12. He was also a great eccentric.
13. He was quite an eccentric character.
14. The newsletter's attacks on individuals seem an eccentric way of wooing voters.
15. Its eccentric English owner had just died and the cello was for sale.
16. The jumper's sports gene seems somewhat eccentric.
17. All slightly eccentric, but great fun.
18. We can become eccentric and nobody minds, which is a great freedom.
19. In those days they could seem eccentric, too.
20. The insides are modish to a fault, but not eccentric in the way the exterior will be.
21. A doctor duly stood up, to find himself directly addressed by the great eccentric.
22. Sometimes I play up being odd and eccentric, just to put distance between me and other people.
23. ‘I've always meant to return there again, as I remember it being beautiful, serene and calming - that is, until the day my friend's slightly eccentric grandfather joined us.’
24. ‘The artist was drawn to Ludwig's life after seeing a biography on the eccentric king's behaviour.’
25. ‘Did I mention that my uncle is slightly eccentric?’
26. ‘Jane found the twenty-one-year-old Cambridge postgraduate a fascinating and slightly eccentric character and was immediately attracted to him.’
27. ‘Born into a bookish, slightly eccentric family, she grew up in the shadow of her mother's nervous temperament and the role of caretaker she assumed as a result.’
28. ‘I work with a bunch of peculiar, eccentric guys who have a lot of really strange ideas.’
29. ‘Brando was also known for his eccentric behaviour and sometimes outlandish salary demands.’
30. ‘In life he was regarded as an awkward customer, a cranky, eccentric figure with a talent for rubbing people up the wrong way.’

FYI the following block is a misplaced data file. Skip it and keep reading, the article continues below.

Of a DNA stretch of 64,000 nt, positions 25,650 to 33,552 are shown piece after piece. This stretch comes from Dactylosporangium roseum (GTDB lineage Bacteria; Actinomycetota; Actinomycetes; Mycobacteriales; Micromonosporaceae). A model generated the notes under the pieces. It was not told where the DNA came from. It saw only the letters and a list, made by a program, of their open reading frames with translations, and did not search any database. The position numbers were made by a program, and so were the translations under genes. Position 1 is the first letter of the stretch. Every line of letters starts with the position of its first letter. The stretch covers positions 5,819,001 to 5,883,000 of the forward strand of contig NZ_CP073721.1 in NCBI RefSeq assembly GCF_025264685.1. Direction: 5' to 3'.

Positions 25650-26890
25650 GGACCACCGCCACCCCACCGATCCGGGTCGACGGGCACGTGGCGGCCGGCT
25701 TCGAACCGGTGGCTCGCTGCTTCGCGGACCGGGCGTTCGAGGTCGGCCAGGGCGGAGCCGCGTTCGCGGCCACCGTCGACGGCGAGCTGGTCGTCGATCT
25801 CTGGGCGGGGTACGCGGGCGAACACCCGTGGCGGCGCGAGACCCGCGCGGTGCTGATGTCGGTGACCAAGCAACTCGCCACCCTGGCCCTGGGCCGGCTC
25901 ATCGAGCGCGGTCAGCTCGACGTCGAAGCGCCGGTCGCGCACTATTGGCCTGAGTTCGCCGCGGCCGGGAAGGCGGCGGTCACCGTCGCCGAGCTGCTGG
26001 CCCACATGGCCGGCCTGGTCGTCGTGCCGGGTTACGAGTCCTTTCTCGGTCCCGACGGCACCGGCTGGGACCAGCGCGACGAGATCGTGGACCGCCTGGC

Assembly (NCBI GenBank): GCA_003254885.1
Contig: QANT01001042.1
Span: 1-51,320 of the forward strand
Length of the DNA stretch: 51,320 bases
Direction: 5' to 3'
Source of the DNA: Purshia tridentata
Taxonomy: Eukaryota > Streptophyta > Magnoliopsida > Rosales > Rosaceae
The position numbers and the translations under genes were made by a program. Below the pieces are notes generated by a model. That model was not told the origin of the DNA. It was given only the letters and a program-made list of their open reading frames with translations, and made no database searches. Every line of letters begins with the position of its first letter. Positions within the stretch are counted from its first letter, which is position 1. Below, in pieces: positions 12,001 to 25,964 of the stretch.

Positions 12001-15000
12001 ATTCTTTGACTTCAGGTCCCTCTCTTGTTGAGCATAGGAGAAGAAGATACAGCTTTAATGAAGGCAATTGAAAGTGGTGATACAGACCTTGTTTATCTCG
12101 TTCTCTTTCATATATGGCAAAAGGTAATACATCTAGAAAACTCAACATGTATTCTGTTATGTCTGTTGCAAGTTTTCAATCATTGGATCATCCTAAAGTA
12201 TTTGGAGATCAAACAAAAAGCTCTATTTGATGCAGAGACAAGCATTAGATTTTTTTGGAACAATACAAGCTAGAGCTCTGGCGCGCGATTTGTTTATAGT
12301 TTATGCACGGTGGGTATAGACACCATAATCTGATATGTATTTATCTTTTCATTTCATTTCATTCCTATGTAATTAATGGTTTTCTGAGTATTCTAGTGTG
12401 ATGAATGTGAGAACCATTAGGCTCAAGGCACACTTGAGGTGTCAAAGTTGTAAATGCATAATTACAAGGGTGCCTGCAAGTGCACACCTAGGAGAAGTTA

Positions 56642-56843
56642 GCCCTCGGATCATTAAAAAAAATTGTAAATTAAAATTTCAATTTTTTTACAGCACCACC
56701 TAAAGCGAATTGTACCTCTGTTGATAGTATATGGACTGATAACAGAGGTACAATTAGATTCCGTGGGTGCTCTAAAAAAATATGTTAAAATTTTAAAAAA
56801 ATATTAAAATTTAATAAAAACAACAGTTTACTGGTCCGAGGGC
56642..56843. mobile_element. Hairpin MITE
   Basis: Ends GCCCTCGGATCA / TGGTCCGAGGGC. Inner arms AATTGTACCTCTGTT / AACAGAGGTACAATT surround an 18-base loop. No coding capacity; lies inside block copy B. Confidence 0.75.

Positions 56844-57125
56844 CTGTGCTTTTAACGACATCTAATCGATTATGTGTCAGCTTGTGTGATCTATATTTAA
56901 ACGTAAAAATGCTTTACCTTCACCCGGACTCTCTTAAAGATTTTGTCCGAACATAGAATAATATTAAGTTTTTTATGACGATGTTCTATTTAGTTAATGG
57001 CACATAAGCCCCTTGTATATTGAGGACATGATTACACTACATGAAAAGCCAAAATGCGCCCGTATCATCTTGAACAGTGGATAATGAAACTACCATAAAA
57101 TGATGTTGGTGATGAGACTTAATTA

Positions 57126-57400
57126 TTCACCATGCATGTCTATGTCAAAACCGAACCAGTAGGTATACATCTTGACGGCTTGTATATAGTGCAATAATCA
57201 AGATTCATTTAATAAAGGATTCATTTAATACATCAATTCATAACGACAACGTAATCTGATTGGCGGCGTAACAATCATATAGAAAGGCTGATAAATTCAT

31. ‘He became a recluse, and his rare film appearances were overshadowed by tales of his eccentric behaviour on set.’
32. ‘His gregarious and eccentric personality is the perfect mix for a good television programme.’
33. ‘You see, Reynolds the first was somewhat eccentric.’
34. ‘The strength of characters was very important - all were slightly eccentric.’
35. ‘He may be somewhat eccentric, but he wants to win.’
36. ‘I am originally from Canada, where this attitude was considered rather eccentric, to say the least.’
37. ‘I think I'm regarded as harmless and mildly eccentric; I'm happy with both qualities.’
38. ‘The place is certainly atmospheric, the owner charmingly eccentric.’
39. ‘There is a very unique contest being backed by an anonymous group of eccentric billionaires.’
40. ‘Ultimately, this is just one of the pitfalls of working with eccentric artistic geniuses.’
41. ‘Her eccentric characters are imbued with humanity, and the ending is stunning.’
42. ‘He gives a smile as he recalls that others have called him eccentric.’
43. ‘The foam cells were oval to polygonal with a moderate amount of cytoplasm and central to eccentric small nuclei.’
44. ‘The less mature neurons had abundant pink cytoplasm with central to slightly eccentric nuclei and conspicuous nucleoli.’
45. ‘Subsequently, the muscle is also more vulnerable to rupture during an eccentric contraction.’
46. ‘eccentric contractions generally develop greater muscle tension than both isometric and concentric contractions.’
47. ‘Concentric contractions require the greatest energy expenditure, followed by isometric and eccentric contractions.’
48. ‘From 1979 until 1999 Pluto was not the outermost planet, its eccentric orbit making Neptune the furthest from the Sun.’
49. ‘During the encounter, one is thrown into the eccentric orbit and remains in the Solar System while the other is ejected into interstellar space where it wanders forever.’